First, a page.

Why is hydration so important for older people?
As we get older, our sense of thirst decreases, and our kidneys do not work as well. It may also be more physically difficult to drink. Certain conditions, such as dementia and acute illness increase the likelihood of becoming dehydrated.
What are the effects of not drinking enough fluid?
Becoming dehydrated affects our health, quality of life and wellbeing. Dehydration is a common cause of hospital admission and can slow down recovery time. Dehydration can also:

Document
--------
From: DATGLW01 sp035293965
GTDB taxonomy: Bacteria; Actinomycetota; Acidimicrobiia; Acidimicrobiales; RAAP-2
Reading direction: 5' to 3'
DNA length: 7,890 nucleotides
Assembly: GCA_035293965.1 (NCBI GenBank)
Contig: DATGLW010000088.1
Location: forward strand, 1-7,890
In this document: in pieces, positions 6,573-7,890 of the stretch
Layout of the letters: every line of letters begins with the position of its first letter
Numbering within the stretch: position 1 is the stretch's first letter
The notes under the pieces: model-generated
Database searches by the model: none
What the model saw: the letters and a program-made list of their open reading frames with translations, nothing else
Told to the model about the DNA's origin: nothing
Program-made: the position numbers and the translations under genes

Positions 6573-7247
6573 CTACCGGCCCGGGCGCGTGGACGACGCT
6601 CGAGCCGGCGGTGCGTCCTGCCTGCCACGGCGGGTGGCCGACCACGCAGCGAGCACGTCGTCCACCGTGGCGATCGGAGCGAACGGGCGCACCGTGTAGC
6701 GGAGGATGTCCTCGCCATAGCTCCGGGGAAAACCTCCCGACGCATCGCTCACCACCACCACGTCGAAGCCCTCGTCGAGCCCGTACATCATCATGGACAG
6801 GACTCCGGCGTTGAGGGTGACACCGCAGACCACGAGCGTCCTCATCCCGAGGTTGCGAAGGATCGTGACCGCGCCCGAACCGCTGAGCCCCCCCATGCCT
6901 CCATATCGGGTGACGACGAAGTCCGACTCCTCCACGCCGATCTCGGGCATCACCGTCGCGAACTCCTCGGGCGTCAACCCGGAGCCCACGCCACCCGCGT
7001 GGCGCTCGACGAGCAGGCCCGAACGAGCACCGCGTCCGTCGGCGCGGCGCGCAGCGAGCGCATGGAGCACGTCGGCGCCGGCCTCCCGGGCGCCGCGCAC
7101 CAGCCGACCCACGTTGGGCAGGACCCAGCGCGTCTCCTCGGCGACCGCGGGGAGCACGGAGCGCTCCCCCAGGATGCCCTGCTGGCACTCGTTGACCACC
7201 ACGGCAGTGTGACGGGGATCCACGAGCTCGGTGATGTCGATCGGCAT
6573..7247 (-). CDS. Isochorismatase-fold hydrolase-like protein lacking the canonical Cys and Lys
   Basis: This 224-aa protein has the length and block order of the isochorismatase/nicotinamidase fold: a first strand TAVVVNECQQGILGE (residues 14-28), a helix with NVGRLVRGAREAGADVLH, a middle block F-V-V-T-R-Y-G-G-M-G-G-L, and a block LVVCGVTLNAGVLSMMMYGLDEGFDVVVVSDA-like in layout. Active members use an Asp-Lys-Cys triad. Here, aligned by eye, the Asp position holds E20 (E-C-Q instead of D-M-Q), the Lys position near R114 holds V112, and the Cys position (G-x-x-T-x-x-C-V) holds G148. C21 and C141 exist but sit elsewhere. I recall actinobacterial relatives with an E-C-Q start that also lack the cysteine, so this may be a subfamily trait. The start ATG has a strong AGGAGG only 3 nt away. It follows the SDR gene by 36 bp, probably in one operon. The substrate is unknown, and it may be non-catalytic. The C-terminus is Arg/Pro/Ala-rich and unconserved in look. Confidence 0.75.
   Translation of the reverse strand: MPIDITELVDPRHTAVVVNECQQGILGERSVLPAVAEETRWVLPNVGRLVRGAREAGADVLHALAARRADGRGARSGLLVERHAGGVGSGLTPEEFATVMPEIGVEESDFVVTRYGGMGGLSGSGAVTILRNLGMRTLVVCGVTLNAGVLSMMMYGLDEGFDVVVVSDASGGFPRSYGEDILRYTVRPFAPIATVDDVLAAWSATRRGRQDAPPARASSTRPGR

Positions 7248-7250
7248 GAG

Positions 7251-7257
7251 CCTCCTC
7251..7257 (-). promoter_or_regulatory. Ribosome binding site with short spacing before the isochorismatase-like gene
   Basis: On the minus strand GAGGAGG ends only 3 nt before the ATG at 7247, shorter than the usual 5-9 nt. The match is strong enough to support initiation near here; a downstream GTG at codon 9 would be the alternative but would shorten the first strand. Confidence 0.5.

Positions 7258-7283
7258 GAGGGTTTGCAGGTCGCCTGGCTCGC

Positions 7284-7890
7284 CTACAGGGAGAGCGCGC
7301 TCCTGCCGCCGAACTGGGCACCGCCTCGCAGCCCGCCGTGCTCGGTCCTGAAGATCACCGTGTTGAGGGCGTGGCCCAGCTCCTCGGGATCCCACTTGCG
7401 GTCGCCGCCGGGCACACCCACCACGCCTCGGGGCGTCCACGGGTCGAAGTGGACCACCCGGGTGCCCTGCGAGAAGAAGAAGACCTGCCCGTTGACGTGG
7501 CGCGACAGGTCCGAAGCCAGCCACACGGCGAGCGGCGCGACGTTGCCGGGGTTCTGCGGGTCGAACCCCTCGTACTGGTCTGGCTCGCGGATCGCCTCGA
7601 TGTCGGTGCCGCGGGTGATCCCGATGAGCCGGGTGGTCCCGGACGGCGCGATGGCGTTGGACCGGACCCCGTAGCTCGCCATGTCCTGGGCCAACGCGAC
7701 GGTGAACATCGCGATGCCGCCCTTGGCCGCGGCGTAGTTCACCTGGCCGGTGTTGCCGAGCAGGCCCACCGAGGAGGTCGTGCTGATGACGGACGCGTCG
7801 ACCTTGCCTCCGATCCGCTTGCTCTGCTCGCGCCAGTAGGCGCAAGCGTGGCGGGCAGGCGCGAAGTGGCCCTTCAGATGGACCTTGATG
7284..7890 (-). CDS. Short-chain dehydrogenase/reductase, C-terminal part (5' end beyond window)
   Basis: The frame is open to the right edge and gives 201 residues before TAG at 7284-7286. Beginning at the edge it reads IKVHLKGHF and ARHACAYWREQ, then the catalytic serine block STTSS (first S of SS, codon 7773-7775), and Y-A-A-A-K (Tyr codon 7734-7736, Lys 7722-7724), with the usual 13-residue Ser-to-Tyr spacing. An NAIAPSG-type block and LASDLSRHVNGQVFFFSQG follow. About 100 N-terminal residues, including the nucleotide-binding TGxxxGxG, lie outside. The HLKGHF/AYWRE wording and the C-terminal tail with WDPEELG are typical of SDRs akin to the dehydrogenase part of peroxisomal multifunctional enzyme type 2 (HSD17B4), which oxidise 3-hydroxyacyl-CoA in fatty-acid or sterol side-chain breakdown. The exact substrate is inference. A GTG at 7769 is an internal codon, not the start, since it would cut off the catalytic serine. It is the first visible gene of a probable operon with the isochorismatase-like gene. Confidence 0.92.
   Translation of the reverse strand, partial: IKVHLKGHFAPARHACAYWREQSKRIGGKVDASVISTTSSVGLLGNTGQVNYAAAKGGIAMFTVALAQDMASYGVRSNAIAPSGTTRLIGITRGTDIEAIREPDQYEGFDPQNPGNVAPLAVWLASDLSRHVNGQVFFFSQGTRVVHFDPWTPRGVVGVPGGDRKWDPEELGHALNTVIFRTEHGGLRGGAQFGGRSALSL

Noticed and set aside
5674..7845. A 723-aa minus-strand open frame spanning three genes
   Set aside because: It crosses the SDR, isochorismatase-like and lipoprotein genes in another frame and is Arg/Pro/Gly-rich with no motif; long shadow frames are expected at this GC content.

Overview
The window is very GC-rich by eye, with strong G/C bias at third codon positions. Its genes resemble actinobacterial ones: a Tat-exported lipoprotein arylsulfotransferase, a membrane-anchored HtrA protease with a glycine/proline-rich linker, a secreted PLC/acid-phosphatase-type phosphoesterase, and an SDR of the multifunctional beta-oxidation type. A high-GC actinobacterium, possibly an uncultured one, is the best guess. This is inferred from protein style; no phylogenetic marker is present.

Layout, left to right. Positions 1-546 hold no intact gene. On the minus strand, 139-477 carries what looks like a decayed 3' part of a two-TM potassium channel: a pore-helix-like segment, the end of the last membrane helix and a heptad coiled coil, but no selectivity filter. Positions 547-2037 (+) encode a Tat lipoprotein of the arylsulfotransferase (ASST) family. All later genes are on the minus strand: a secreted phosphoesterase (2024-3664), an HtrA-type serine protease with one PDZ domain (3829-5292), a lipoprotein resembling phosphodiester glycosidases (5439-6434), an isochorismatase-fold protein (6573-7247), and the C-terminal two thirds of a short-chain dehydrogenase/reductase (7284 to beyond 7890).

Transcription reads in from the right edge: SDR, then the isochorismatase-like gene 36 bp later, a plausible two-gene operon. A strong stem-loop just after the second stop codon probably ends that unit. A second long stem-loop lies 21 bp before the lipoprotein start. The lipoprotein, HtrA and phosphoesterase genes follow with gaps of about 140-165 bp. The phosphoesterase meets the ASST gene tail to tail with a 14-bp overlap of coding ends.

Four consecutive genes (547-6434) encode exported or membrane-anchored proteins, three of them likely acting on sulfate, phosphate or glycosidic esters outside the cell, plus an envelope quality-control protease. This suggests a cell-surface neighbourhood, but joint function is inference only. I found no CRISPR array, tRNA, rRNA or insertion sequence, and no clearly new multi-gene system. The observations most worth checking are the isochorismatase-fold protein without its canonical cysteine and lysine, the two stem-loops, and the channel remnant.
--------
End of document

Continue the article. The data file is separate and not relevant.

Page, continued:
• Lead to infections, such as urinary tract infections
• Make the symptoms of other illnesses worse
• Increase the risk of constipation, falling and developing pressure sores
• Reduce mental performance (e.g., memory, attention, reaction times) and increase
Signs of dehydration
You’re dehydrated when you lose more fluids than you have consumed. Feeling thirsty is usually
a good indication that you have become dehydrated. If you struggle to recognise when you
should have a drink, other signs of dehydration include:
• strong-smelling urine (pee)
• feeling dizzy or lightheaded
• feeling tired
• dry mouth, lips or eyes
• bad breath
• urinating less than usual